“I can’t tell you much right now. The area is crawling with press. The mayor was murdered. We need you at the command post ASAP.”

“What?” Carly’s hand went numb with the confirmation of her suspicions. “Uh, sure, where?” Mayor Teresa Burke was murdered. This news would devastate the city she worked for. Carly listened as the sergeant told her where to report and broke the connection.

“Earth to Carly, you still with me?” Joe tapped the phone. “What happened?”

“Mayor Burke was murdered and they want me at the crime scene now.”

“Wow.” His face registered the shock Carly felt. “What do they want you to handle?”

“Tucker didn’t say.” She held Joe’s gaze. “Why me? I work juvenile invest, not homicide.”

“My guess would be there’s a minor involved somewhere. But why ask why? Go for it; this will be an important investigation. The fact that they want you says something.”

“After six months of telling me to pound sand, suddenly they need me?”

Joe laughed. “You know what they say about gift horses? If you look them in the mouth, they bite! Just go and be the outstanding investigator I know you are.” He gripped her arm. “Stop thinking less of yourself because they’ve stuck you in juvie. You’re a good cop.”

“Thanks. You’re right, I guess, about doing my best with whatever they’ve got for me.” She shrugged. “At least I’ve got nothing to lose. Thanks for the swim.”

He applauded as she left him at the water’s edge and jogged across the mostly empty beach toward home, a block and a half away.

After a quick shower to wash away the salt, Carly took a minute to shuffle through her wardrobe. Juvenile was a nonuniform assignment, the dress code business casual, which for her afternoon shift usually meant jeans and a department polo shirt. But this was a big case. Deciding that she wanted her appearance to scream competent and prepared, she chose a pair of black slacks, a dark-green sweater, and hard-soled shoes rather than the running shoes she normally wore.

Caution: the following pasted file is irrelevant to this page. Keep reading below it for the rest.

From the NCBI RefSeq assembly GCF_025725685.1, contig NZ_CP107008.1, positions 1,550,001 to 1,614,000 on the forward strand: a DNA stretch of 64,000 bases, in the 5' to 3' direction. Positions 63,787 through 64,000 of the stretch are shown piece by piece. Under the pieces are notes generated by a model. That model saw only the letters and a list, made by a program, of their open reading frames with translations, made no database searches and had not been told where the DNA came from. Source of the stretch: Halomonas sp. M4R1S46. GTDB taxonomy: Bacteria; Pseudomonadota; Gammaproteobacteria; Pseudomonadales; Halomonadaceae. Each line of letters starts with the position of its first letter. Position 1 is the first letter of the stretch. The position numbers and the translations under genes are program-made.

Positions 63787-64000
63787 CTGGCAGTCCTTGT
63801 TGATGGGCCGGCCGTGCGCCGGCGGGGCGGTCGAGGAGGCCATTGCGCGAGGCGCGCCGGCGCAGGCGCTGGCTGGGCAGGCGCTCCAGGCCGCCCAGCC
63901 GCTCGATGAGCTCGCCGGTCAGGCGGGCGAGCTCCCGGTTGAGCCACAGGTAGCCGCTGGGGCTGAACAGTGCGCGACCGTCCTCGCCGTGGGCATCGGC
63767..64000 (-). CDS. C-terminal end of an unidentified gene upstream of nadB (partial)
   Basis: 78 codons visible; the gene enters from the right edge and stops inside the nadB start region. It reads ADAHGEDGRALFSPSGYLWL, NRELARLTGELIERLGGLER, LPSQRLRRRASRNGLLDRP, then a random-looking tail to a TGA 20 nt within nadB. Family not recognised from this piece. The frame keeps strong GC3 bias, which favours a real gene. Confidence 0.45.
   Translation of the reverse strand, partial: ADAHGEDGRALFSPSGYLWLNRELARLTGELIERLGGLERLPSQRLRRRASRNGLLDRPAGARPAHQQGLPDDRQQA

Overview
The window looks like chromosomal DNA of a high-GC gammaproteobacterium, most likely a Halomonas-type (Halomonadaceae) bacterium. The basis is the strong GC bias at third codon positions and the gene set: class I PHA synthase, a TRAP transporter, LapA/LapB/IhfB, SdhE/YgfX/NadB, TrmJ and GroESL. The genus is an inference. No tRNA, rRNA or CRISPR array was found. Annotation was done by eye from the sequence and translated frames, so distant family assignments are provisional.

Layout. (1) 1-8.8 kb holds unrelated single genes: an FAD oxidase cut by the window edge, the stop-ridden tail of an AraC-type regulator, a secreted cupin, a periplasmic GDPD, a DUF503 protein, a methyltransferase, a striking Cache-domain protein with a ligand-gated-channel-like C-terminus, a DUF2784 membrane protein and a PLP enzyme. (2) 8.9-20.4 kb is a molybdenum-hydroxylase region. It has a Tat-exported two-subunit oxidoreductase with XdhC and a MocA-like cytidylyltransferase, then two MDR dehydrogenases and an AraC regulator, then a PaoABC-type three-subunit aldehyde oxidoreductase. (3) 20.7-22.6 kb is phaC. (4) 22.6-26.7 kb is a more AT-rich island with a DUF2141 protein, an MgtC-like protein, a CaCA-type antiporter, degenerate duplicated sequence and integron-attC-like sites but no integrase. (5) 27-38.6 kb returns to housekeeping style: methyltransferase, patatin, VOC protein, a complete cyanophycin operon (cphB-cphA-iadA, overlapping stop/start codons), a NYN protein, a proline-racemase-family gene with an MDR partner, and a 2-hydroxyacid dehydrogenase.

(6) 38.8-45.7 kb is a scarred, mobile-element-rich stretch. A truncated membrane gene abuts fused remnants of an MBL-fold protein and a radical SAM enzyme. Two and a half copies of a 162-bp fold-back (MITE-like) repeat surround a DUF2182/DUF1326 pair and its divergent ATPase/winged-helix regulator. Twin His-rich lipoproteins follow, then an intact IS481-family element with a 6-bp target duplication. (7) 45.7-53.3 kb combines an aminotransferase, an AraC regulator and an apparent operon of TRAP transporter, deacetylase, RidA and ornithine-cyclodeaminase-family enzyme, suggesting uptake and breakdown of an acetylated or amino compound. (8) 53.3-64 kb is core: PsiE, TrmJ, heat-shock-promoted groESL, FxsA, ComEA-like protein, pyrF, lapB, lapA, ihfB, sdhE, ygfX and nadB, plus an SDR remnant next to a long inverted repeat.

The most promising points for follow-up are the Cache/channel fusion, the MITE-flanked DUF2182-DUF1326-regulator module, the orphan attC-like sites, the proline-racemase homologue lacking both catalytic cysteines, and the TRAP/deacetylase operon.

A quick glance in the mirror left her satisfied. She double-checked the gun and badge in her backpack on the way to the car, the familiar ritual helping to calm her jumping nerves. But the adrenaline rush was intense.

I’m going to be a cop again. I’m going to do police work,sang in her thoughts. She locked the seat belt across her chest and started the car. A question popped in her mind and zinged her pumped-up nerves like tinfoil on silver fillings.

Why would anyone want to kill Mayor Teresa Burke?


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